October 30, 2018 – Ahold Delhaize is joining nearly 300 organizations worldwide in pledging to eradicate plastic waste and pollution at the source. The New Plastics Economy Global Commitment, signed by packaging producers, retailers and recyclers representing 20% of all plastic packaging produced globally, was officially unveiled yesterday at a conference in Bali.
At the heart of the commitment is a vision of a circular economy for plastic in which it never becomes waste. Led by the Ellen MacArthur Foundation in collaboration with UN Environment, the commitment focuses on three key targets:
The commitment aims to create a “new normal” for plastic packaging. Businesses that sign it will publish annual data on their progress to help drive momentum and ensure transparency.
“There is tremendous potential for innovation in the transition to more recyclable and reusable plastics,” said Megan Hellstedt, VP of Sustainable Retailing for Ahold Delhaize, who recently shared her insights about the future of sustainability at the company. “We are proud to be part of an initiative that will make it easier to design more sustainable packaging and reduce plastic waste.”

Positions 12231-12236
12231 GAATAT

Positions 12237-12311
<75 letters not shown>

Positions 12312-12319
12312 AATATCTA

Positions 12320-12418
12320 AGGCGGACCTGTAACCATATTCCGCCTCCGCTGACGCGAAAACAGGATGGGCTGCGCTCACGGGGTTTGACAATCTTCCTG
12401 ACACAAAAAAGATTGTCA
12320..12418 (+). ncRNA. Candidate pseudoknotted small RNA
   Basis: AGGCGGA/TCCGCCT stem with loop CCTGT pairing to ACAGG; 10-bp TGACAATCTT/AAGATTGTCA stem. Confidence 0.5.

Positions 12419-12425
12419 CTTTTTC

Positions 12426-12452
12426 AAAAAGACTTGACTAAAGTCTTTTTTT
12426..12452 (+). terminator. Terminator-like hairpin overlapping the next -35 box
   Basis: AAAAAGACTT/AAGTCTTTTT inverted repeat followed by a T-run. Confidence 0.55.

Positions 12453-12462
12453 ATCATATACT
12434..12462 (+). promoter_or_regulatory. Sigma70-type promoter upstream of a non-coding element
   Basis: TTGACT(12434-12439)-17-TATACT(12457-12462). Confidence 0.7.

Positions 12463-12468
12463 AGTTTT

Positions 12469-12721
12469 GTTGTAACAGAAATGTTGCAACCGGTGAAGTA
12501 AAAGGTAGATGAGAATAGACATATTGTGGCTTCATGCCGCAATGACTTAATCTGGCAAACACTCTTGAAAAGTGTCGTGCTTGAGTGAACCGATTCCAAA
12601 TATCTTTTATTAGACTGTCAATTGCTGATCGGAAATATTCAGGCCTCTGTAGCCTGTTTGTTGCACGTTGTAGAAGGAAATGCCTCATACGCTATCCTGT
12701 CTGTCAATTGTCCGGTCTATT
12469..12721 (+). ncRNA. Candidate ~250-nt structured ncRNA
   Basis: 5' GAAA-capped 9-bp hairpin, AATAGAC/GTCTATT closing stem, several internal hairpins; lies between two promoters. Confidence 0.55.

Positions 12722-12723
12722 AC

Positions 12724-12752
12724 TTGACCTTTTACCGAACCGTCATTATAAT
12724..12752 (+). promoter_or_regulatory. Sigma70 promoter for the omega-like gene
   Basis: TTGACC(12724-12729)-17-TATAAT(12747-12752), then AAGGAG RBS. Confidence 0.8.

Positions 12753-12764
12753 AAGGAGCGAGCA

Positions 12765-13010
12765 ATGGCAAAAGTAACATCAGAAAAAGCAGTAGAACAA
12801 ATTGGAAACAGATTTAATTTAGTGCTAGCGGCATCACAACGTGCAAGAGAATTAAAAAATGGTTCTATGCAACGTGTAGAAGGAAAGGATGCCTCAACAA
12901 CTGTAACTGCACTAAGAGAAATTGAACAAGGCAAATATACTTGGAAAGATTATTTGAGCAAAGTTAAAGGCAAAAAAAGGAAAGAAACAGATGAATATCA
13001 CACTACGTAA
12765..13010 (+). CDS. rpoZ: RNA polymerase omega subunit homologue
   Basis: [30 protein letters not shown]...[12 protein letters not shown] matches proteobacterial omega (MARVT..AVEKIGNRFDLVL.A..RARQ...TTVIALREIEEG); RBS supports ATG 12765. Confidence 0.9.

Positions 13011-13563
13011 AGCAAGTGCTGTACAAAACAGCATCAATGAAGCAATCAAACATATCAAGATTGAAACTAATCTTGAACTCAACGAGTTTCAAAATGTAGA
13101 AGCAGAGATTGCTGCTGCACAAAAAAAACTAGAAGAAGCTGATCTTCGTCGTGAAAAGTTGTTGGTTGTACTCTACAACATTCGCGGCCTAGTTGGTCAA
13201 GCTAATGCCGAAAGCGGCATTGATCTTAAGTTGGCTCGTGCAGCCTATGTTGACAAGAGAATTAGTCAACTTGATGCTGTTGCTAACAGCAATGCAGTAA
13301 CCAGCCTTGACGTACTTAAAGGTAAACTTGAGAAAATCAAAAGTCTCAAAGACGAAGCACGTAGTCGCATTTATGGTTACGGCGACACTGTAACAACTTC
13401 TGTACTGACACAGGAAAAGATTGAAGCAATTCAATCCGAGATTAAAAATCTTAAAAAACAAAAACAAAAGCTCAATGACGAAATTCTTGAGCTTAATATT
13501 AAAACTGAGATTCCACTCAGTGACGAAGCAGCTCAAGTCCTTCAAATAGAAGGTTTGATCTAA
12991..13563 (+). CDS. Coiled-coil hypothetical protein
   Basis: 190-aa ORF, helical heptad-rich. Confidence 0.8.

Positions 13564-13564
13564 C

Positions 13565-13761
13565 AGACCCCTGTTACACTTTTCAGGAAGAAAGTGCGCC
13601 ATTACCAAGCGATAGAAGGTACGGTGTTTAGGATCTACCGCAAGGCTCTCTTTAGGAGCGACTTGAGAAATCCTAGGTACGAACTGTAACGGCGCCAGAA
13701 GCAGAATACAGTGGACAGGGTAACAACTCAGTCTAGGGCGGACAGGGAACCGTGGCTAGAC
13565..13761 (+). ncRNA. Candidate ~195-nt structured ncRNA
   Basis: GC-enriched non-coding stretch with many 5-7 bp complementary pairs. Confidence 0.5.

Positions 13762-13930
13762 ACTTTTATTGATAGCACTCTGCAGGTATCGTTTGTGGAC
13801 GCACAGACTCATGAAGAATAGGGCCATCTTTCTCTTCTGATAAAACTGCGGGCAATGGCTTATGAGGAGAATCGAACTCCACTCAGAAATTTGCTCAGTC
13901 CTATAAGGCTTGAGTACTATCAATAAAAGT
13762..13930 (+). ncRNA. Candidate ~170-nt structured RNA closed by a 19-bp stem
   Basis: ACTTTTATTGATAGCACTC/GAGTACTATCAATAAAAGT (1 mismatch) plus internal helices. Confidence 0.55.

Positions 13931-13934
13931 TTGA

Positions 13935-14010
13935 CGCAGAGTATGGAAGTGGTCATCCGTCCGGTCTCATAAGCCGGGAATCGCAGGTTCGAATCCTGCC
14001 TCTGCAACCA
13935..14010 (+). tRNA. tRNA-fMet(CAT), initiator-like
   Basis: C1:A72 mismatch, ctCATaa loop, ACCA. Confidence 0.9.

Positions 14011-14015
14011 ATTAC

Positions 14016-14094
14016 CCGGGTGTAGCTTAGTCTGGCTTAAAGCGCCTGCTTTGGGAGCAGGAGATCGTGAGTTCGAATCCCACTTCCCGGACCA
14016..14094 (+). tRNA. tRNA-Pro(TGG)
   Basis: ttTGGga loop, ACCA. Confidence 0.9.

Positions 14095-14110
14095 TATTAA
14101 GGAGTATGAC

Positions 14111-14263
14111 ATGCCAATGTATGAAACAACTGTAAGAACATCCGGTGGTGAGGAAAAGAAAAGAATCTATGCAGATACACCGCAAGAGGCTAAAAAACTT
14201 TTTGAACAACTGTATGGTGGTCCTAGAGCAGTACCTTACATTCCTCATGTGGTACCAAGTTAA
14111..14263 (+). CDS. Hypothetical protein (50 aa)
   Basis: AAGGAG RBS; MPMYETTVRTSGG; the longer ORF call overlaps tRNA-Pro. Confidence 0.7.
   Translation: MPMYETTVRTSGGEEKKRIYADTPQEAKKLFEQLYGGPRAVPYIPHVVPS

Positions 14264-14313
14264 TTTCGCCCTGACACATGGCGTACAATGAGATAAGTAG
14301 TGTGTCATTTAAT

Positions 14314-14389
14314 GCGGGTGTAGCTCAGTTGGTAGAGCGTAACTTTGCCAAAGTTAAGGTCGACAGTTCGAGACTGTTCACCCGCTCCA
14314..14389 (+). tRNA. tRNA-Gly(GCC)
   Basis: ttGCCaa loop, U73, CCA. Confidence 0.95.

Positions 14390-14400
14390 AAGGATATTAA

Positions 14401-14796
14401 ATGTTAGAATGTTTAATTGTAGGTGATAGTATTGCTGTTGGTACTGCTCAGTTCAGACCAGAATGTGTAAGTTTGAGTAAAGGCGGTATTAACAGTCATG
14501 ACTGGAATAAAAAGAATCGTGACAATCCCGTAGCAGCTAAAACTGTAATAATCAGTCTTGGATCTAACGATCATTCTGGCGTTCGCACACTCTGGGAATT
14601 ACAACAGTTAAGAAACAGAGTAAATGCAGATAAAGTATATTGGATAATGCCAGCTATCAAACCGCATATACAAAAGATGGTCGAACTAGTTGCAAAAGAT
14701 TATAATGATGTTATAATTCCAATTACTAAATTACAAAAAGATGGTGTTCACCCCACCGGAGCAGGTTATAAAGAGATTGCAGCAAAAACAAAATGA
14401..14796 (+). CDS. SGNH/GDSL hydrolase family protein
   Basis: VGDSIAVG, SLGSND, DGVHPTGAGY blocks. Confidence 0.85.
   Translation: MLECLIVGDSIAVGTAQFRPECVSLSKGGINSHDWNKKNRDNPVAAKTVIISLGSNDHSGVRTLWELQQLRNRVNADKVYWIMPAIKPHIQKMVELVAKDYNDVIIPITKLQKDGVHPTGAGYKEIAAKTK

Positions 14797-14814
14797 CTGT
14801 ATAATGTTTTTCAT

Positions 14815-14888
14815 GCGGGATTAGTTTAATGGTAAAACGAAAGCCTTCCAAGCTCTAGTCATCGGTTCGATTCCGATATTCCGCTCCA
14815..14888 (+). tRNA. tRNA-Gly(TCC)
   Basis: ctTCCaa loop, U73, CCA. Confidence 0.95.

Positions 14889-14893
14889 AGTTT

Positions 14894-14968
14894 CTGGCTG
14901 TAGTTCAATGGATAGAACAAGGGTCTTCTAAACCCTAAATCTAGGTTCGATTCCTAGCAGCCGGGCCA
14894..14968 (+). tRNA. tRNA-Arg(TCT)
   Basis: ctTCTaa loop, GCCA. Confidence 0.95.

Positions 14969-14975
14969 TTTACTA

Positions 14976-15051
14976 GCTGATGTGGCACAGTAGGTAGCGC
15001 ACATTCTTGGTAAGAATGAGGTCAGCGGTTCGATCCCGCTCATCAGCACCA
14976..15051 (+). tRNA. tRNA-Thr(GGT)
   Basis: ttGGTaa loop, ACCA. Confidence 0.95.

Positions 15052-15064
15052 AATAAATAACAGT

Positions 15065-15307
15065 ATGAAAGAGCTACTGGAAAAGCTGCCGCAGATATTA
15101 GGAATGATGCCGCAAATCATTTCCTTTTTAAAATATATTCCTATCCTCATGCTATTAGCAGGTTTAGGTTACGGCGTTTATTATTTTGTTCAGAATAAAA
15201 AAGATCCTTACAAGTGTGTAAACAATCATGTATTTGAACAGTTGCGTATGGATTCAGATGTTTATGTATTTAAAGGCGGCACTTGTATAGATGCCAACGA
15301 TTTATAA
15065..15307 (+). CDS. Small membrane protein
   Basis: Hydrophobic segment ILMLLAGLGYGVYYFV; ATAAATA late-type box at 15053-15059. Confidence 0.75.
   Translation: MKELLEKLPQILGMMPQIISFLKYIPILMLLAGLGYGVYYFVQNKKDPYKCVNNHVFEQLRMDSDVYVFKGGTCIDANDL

“We know that cleaning up plastics from our beaches and oceans is vital, but this does not stop the tide of plastic entering the oceans each year,” said Ellen MacArthur, Founder of the Ellen MacArthur Foundation. “We need to move upstream to the source of the flow. The New Plastics Economy Global Commitment draws a line in the sand, with businesses, governments and others around the world uniting behind a clear vision for what we need to create a circular economy for plastic.”
In addition to Ahold Delhaize, signatories include consumer businesses such as Danone, H&M Group, L’Oreal, Mars, PepsiCo, Coca-Cola and Unilever, along with major packing producers like Amcor, plastics producers such as Novamont, and resource management specialist Veolia.
The local brands of Ahold Delhaize are continuing to take steps to bring the commitment to sustainability to life. Albert Heijn, for example, pledged last month to make all own-brand packaging recyclable by 2025 while reducing the material used by 20%. Earlier this year, Delhaize Serbia took a bold step in being the first major Serbian retailer to charge for single-use bags. And a Giant store in Pennsylvania was recently recognized for achieving two consecutive quarters of zero waste.